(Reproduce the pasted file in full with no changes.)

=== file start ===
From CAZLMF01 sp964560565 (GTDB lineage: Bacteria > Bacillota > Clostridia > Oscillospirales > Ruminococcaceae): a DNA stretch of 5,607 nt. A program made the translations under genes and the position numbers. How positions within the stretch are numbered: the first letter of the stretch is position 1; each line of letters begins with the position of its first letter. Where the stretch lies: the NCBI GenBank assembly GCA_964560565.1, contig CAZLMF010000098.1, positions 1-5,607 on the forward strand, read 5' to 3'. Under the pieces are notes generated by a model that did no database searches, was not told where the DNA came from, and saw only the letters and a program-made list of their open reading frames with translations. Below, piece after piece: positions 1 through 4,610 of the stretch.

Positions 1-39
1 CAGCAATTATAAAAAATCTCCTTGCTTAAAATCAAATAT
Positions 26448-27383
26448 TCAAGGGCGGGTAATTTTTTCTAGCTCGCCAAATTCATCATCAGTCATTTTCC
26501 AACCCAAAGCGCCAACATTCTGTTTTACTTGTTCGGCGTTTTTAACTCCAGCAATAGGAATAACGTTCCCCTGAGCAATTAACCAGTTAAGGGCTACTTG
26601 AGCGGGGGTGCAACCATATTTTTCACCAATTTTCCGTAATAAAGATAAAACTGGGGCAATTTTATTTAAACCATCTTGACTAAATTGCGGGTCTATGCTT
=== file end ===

From CAZLMF01 sp964560565 (GTDB lineage: Bacteria > Bacillota > Clostridia > Oscillospirales > Ruminococcaceae): a DNA stretch of 5,607 nt. A program made the translations under genes and the position numbers. How positions within the stretch are numbered: the first letter of the stretch is position 1; each line of letters begins with the position of its first letter. Where the stretch lies: the NCBI GenBank assembly GCA_964560565.1, contig CAZLMF010000098.1, positions 1-5,607 on the forward strand, read 5' to 3'. Under the pieces are notes generated by a model that did no database searches, was not told where the DNA came from, and saw only the letters and a program-made list of their open reading frames with translations. Below, piece after piece: positions 1 through 4,610 of the stretch.

Positions 1-39
1 CAGCAATTATAAAAAATCTCCTTGCTTAAAATCAAATAT
Positions 26448-27383
26448 TCAAGGGCGGGTAATTTTTTCTAGCTCGCCAAATTCATCATCAGTCATTTTCC
26501 AACCCAAAGCGCCAACATTCTGTTTTACTTGTTCGGCGTTTTTAACTCCAGCAATAGGAATAACGTTCCCCTGAGCAATTAACCAGTTAAGGGCTACTTG
26601 AGCGGGGGTGCAACCATATTTTTCACCAATTTTCCGTAATAAAGATAAAACTGGGGCAATTTTATTTAAACCATCTTGACTAAATTGCGGGTCTATGCTT